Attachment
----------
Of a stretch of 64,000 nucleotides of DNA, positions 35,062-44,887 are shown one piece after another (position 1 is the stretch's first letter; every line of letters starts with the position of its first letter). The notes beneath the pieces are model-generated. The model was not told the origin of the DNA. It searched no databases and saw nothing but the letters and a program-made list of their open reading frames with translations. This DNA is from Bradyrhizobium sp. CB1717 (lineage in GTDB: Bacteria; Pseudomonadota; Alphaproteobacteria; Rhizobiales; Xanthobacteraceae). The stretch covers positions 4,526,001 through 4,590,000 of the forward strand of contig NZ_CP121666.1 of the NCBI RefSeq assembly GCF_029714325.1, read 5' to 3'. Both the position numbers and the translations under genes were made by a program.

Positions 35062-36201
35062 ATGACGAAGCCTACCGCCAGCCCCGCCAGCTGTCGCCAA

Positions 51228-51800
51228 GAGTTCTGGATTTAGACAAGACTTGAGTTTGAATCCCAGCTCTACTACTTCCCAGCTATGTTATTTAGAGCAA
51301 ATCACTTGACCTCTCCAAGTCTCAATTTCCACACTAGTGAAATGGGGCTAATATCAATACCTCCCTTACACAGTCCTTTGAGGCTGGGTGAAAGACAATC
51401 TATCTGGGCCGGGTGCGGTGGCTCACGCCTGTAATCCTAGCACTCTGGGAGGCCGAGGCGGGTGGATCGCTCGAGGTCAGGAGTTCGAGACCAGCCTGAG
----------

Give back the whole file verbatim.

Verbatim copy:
Of a stretch of 64,000 nucleotides of DNA, positions 35,062-44,887 are shown one piece after another (position 1 is the stretch's first letter; every line of letters starts with the position of its first letter). The notes beneath the pieces are model-generated. The model was not told the origin of the DNA. It searched no databases and saw nothing but the letters and a program-made list of their open reading frames with translations. This DNA is from Bradyrhizobium sp. CB1717 (lineage in GTDB: Bacteria; Pseudomonadota; Alphaproteobacteria; Rhizobiales; Xanthobacteraceae). The stretch covers positions 4,526,001 through 4,590,000 of the forward strand of contig NZ_CP121666.1 of the NCBI RefSeq assembly GCF_029714325.1, read 5' to 3'. Both the position numbers and the translations under genes were made by a program.

Positions 35062-36201
35062 ATGACGAAGCCTACCGCCAGCCCCGCCAGCTGTCGCCAA

Positions 51228-51800
51228 GAGTTCTGGATTTAGACAAGACTTGAGTTTGAATCCCAGCTCTACTACTTCCCAGCTATGTTATTTAGAGCAA
51301 ATCACTTGACCTCTCCAAGTCTCAATTTCCACACTAGTGAAATGGGGCTAATATCAATACCTCCCTTACACAGTCCTTTGAGGCTGGGTGAAAGACAATC
51401 TATCTGGGCCGGGTGCGGTGGCTCACGCCTGTAATCCTAGCACTCTGGGAGGCCGAGGCGGGTGGATCGCTCGAGGTCAGGAGTTCGAGACCAGCCTGAG